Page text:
"Herbivore Men" — as explained in this CNN piece — is a Japanese phrase. Writer Maki Fukasawa uses it to describe a younger generation changing the country's ideas about just what is — and isn't — masculine.
"In Japan, sex is translated as 'relationship in flesh,'" she said, "so I named those boys 'herbivorous boys' since they are not interested in flesh."
These guys are "not eager to find girlfriends" and "tend to be clumsy in love."
In other words, this has nothing to do with food, but attitude: Instead of being aggro, paycheck-grubbing, lusty "carnivorous" types, these guys aren't interested in money or sex.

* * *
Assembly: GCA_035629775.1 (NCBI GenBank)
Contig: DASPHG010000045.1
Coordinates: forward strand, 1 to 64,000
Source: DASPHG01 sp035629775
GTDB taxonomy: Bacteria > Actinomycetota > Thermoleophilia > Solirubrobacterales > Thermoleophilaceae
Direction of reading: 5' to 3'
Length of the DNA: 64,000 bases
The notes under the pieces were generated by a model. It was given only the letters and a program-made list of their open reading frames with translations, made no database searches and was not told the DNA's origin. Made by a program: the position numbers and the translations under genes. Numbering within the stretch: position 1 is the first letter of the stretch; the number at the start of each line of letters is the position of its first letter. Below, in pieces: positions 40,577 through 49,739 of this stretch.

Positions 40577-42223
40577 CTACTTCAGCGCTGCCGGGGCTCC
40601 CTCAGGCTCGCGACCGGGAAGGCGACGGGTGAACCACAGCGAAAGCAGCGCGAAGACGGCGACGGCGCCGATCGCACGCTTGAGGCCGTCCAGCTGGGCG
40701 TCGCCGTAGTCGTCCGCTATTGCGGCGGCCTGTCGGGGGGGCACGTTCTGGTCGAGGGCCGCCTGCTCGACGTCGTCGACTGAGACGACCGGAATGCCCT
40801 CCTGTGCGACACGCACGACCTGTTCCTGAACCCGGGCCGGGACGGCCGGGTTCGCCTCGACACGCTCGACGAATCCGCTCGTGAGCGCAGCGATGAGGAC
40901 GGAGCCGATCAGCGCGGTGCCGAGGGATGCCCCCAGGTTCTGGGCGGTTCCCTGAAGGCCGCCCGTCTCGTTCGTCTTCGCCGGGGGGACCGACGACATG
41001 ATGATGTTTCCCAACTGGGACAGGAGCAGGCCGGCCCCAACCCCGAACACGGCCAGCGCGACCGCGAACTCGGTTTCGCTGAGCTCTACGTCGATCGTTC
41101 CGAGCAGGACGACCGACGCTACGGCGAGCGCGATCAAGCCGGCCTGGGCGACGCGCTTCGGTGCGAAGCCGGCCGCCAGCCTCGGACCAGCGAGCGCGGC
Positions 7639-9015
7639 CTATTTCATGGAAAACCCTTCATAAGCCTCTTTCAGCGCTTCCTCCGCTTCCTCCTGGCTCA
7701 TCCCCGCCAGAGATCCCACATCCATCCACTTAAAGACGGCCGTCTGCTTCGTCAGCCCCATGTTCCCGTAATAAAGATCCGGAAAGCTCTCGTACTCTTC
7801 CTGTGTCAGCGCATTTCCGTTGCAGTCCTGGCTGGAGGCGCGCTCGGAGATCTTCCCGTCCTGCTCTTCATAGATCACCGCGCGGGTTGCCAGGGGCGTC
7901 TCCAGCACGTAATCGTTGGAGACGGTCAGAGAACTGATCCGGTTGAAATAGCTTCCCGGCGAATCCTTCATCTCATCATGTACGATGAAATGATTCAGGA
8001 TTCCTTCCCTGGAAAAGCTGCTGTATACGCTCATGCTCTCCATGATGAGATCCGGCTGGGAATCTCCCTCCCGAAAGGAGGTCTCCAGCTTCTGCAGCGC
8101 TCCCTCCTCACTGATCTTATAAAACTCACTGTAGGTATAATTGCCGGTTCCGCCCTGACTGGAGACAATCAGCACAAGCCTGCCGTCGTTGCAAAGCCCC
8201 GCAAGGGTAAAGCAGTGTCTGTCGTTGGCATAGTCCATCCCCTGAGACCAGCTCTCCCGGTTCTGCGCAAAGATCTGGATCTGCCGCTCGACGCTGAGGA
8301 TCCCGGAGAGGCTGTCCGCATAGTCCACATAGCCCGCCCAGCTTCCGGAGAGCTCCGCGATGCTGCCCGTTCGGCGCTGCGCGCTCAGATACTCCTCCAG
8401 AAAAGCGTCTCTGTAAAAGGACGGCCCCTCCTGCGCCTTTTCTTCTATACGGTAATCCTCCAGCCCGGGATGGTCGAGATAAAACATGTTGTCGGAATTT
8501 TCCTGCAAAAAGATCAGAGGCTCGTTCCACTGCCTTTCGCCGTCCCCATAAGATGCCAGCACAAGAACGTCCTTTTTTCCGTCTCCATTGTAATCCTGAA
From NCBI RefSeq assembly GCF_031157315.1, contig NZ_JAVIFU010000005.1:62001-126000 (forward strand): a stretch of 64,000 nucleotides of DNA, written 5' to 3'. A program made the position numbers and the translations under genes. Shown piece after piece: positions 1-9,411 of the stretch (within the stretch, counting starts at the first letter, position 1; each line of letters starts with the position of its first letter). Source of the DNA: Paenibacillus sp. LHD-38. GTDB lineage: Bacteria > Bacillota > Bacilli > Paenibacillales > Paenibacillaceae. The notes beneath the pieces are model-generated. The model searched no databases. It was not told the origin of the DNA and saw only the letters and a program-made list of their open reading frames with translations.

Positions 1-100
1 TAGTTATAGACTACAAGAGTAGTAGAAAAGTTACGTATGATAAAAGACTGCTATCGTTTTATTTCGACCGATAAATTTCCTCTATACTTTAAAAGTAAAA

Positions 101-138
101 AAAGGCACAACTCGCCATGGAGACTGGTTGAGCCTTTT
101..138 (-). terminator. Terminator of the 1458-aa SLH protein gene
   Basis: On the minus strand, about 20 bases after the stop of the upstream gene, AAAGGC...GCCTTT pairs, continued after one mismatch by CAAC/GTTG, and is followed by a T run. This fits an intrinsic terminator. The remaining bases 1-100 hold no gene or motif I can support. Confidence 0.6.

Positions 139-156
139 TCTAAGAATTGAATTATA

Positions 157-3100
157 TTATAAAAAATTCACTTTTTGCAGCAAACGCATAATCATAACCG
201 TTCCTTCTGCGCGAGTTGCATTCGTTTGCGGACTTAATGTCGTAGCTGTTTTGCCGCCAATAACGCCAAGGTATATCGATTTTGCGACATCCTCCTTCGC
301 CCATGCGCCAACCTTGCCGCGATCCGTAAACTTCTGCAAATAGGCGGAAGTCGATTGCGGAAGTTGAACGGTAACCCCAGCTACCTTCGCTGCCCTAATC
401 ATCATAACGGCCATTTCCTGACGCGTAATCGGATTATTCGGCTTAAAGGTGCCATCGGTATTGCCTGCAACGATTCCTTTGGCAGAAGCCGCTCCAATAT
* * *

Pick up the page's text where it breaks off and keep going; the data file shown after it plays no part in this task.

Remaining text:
Junichiro Hori, a self-described herbivore, says:
"Some guys still try to be manly and try to be like strong and stuff, but you know personally I'm not afraid to show my vulnerability because being vulnerable or being sensitive is not a weakness… A lot of my friends were trying to work for a big company that pays well and I wasn't interested in that. I am kind of struggling financially
At a time when Japan's economy is troubled, some worry that this new, emo, sensitive man is bad for the future of the country. An unnamed businessman tells CNN:
"You need to be carnivorous when you make decisions in your life. You should be proactive, not passive."
But aren't we constantly tearing down ideas — weak, pink-loving, demure, submissive — of what it means to be feminine? Why do some people still believe there's one way to be "manly"?
Japan's "Herbivore Men" [BoingBoing]
Japan's 'herbivore men' — less interested in sex, money [CNN]